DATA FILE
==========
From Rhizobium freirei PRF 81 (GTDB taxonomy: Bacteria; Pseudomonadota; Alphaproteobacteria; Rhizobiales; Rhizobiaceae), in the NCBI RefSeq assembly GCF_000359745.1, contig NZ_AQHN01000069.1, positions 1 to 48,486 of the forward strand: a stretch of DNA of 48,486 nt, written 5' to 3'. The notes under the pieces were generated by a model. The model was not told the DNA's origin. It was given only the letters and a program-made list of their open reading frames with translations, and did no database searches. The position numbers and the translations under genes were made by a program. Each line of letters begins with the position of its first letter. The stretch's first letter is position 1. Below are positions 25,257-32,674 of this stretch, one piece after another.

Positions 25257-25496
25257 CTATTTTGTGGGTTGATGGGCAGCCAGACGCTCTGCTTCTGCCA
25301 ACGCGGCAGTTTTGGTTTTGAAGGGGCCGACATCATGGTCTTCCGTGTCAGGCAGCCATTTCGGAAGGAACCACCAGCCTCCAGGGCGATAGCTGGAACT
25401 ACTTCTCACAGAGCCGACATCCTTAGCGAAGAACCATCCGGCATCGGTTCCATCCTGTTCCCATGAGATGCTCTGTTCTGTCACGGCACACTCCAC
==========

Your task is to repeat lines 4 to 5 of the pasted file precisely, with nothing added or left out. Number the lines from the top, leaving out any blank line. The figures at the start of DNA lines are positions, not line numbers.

25301 ACGCGGCAGTTTTGGTTTTGAAGGGGCCGACATCATGGTCTTCCGTGTCAGGCAGCCATTTCGGAAGGAACCACCAGCCTCCAGGGCGATAGCTGGAACT
25401 ACTTCTCACAGAGCCGACATCCTTAGCGAAGAACCATCCGGCATCGGTTCCATCCTGTTCCCATGAGATGCTCTGTTCTGTCACGGCACACTCCAC